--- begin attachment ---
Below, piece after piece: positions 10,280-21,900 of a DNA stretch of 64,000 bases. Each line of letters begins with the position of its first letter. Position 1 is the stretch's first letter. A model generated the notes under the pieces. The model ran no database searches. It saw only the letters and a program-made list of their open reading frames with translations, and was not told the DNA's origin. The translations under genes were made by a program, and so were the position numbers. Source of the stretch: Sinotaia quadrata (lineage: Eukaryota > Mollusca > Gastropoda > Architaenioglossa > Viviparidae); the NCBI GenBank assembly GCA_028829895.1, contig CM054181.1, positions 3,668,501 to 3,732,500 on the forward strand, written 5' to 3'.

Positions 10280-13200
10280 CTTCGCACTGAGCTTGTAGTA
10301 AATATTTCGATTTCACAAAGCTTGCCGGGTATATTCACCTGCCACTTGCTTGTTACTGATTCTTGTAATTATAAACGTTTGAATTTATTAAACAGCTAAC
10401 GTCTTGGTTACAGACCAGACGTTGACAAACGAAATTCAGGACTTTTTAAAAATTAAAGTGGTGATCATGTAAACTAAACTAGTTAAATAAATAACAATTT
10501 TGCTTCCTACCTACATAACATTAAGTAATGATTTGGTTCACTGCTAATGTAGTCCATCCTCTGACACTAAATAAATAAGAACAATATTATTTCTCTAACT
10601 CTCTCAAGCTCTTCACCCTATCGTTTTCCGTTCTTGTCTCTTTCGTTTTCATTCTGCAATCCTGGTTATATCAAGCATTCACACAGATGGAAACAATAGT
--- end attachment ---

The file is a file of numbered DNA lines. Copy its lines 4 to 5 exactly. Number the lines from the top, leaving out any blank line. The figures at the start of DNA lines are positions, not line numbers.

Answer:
10301 AATATTTCGATTTCACAAAGCTTGCCGGGTATATTCACCTGCCACTTGCTTGTTACTGATTCTTGTAATTATAAACGTTTGAATTTATTAAACAGCTAAC
10401 GTCTTGGTTACAGACCAGACGTTGACAAACGAAATTCAGGACTTTTTAAAAATTAAAGTGGTGATCATGTAAACTAAACTAGTTAAATAAATAACAATTT